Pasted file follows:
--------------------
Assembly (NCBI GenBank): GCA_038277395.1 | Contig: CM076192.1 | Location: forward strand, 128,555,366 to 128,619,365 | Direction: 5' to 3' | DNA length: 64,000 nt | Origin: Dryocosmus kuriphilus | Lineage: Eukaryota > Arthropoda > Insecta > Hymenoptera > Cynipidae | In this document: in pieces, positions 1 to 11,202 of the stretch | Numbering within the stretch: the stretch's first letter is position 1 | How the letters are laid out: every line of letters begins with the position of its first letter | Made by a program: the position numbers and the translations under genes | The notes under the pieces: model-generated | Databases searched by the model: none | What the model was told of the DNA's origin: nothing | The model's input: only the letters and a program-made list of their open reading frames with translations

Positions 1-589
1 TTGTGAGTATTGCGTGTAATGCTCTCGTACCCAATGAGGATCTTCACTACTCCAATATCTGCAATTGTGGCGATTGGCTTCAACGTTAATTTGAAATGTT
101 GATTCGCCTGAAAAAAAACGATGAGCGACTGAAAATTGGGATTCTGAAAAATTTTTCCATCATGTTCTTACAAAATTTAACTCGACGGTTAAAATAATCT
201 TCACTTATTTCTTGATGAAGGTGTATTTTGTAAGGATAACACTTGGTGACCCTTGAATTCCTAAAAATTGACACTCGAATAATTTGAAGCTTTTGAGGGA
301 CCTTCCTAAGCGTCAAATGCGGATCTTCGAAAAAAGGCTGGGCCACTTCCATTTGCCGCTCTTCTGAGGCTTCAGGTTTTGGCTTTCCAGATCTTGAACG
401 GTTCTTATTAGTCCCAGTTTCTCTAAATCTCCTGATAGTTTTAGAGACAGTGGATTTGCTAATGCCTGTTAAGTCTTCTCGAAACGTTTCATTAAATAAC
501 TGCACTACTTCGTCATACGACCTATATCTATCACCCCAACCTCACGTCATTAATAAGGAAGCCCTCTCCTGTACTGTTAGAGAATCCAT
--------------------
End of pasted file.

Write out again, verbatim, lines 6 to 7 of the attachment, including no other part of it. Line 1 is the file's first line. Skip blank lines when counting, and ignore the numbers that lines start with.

301 CCTTCCTAAGCGTCAAATGCGGATCTTCGAAAAAAGGCTGGGCCACTTCCATTTGCCGCTCTTCTGAGGCTTCAGGTTTTGGCTTTCCAGATCTTGAACG
401 GTTCTTATTAGTCCCAGTTTCTCTAAATCTCCTGATAGTTTTAGAGACAGTGGATTTGCTAATGCCTGTTAAGTCTTCTCGAAACGTTTCATTAAATAAC